This spring, in the midst of COVID-19 closures and the exponential rise of virtual learning, EASTCONN leaders began discussing how best to end the school year for students and staff, while simultaneously planning for their return in the fall.
EASTCONN’s Leading & Learning group joined the agency’s K-12 Student Services and Special Education divisions to consider a number of specific areas, including essential standards; effective delivery of virtual learning; meeting staff and students’ social-emotional needs; and closing education gaps to ensure equity.
“We examined what worked and what didn’t, and asked which virtual tools were most effective, which teaching strategies worked best, and what generated the greatest student engagement,” said Diane Dugas, who is facilitating the group discussions. She directs EASTCONN’s Leading & Learning and K-12 Student Services divisions.
“We relied heavily on students’ and teachers’ voices, and examined vital questions like, ‘What did we learn?’ and ‘How can we do better?’”
Meeting regularly on Zoom, the group used student engagement data, anecdotal reports and teacher observations, as well as student, staff and family feedback, to create end-of-year/start-of-year plans.
Dugas said that personalization emerged as a recurring theme.
“Now, more than ever, personalization is critical to our successfully meeting the social-emotional and learning needs of our students, especially as we consider the isolation caused by social distancing, home quarantines and online learning,” Dugas said. “We must determine which are the most effective virtual strategies for engagement, discourse and critical thinking.”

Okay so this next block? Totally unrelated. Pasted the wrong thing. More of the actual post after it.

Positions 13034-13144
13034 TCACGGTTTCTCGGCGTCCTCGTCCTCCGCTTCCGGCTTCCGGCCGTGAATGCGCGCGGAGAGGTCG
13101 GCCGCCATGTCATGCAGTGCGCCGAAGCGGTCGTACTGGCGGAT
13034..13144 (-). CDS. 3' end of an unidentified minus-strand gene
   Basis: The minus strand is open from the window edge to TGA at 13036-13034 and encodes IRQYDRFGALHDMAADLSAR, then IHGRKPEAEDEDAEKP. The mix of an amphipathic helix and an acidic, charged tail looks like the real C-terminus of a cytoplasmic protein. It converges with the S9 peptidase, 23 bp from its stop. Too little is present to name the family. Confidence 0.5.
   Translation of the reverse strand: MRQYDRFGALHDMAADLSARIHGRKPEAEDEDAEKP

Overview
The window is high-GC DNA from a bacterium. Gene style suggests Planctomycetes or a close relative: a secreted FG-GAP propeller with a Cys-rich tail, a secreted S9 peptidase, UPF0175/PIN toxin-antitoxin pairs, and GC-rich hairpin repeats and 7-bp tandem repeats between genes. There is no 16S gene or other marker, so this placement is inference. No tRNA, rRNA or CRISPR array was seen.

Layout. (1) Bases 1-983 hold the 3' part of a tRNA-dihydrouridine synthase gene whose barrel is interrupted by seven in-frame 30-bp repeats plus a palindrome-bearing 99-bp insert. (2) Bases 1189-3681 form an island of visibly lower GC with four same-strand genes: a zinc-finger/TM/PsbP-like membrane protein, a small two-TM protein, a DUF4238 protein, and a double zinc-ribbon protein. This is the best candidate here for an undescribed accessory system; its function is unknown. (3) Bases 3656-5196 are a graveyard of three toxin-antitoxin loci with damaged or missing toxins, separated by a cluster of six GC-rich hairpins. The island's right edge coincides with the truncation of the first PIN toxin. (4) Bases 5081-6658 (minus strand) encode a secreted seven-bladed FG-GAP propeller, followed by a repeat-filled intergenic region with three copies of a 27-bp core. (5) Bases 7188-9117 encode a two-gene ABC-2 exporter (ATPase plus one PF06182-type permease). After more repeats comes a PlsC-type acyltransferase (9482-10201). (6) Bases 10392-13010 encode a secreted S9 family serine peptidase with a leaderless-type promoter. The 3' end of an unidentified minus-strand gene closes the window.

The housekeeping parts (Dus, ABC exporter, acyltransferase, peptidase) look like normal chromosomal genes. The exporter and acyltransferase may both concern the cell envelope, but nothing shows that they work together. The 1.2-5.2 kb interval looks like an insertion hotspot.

According to Dugas, there has been a lot of trial and error in the new, rapidly changing world of learning and working from home.
“It’s our work now to figure it out, and find the best way forward, not only for our students and their families, but for our staff.”
EASTCONN’s Leading & Learning group will implement its reopening plan in the agency’s two magnet high schools, Arts at the Capitol Theater (ACT) and Quinebaug Middle College (QMC), and its alternative high school, LEAP.
“EASTCONN is also creating a regional cohort to work on essential standards guided by input from the Regional Staff Development Council. We’re also putting together a calendar of professional learning offerings for districts that address multiple entry points, depending on a district’s specific needs,” Dugas said. “Districts will need to reimagine school in the age of COVID-19 and virtual learning.”
Dugas said that she and members of the reopening-schools group were optimistic as they looked to the fall and the future, in spite of the fact that no one is certain about how students’ return to school will unfold this fall.
“While we won’t return to a pre-COVID-19 status quo,” she said, “the growth of online learning has provided us with an opportunity to move forward with personalized, competency-based learning as we transform learning and reengage our students.”
To learn more about EASTCONN’s school reentry planning, contact Diane Dugas at firstname.lastname@example.org.